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The building consists of three storeys over a high cellar. The roof is a Mansard roof with a two-bay wall dormer flanked by two dormers. A cornice supported by brackets runs under the roof.

A side wing extends from the rear side of the building. A four-storey warehouse is located at the bottom of the courtyard.

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References

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  1. ^ "Folketælling - 1834 - Thomas Blom". Danishfamilysearch.dk (in Danish). Retrieved 15 September 2023.
  2. ^ "Folketælling - 1834 - Christen Petersen Estrup". Danishfamilysearch.dk (in Danish). Retrieved 15 September 2023.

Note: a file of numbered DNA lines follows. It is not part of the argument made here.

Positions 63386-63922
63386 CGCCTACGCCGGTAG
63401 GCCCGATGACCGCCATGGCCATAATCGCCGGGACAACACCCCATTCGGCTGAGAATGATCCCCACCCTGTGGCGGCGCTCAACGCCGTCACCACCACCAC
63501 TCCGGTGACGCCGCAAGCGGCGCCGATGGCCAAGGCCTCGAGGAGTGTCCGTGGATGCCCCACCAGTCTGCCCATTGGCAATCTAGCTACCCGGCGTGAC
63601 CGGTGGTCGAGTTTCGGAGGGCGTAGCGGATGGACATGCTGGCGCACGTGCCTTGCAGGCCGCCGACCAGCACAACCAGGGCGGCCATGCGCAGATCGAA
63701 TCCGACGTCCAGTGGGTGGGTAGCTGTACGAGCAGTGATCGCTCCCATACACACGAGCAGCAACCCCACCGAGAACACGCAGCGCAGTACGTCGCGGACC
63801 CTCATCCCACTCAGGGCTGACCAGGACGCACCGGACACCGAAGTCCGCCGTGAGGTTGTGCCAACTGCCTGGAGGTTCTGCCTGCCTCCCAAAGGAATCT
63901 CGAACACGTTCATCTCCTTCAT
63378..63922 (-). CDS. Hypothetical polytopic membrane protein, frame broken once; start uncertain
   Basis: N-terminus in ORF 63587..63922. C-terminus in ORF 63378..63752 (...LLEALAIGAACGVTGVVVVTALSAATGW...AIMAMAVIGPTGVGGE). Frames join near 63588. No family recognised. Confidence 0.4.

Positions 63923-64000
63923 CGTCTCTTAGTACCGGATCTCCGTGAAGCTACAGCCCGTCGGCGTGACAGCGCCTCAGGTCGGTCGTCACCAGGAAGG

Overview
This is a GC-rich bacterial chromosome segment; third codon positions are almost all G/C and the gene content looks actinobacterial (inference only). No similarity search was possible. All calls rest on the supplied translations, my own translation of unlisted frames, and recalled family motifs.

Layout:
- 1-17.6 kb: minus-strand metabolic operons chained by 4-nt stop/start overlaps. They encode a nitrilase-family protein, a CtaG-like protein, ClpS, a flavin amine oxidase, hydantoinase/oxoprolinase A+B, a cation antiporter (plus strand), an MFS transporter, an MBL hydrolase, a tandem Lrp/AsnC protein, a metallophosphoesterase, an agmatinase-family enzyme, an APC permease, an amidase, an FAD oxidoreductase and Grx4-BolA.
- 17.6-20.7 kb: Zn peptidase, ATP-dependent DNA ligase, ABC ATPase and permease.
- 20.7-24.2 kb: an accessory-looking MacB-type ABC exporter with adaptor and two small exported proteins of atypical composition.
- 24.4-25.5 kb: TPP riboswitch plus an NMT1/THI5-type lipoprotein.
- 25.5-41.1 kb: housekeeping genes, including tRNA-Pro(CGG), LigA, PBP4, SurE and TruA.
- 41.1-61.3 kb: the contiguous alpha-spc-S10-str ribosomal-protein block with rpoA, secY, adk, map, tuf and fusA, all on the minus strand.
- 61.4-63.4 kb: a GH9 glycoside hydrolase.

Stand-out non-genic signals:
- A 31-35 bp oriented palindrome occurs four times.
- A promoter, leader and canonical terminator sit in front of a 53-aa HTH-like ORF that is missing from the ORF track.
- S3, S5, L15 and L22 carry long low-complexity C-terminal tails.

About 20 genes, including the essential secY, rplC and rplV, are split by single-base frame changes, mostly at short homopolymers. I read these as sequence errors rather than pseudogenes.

3. ^ "Folketælling - 1840 - Thomas Blom". Danishfamilysearch.dk (in Danish). Retrieved 15 September 2023.
  4. ^ "Folketælling - 1840 - Charlotte Elisabeth Colsmann". Danishfamilysearch.dk (in Danish). Retrieved 15 September 2023.
  5. ^ "Folketælling - 1840 - Lars Peter Larsen". Danishfamilysearch.dk (in Danish). Retrieved 15 September 2023.
  6. ^ "Folketælling - 1840 - Kronprinsessegade 399,1.Sal". Danishfamilysearch.dk (in Danish). Retrieved 15 September 2023.
  7. ^ "Folketælling - 1845 - Kronprinsessegade 399,2.Sahl". Danishfamilysearch.dk (in Danish). Retrieved 15 September 2023.
  8. ^ "Folketælling - 1845 - Kronprinsessegade 399,Stuenl". Danishfamilysearch.dk (in Danish). Retrieved 15 September 2023.
  9. ^ "Folketælling 1845: Kronprinsessegade 399, Kjelderen". Danishfamilysearch.dk (in Danish). Retrieved 15 September 2023.
  10. ^ "Grevinde Mathilde Nikoline Nyholm". olhus.dk (in Danish). Retrieved 16 June 2022.
  11. ^ "Kronprinsessegade 36". indenforvoldene.dk (in Danish). Retrieved 5 August 2018.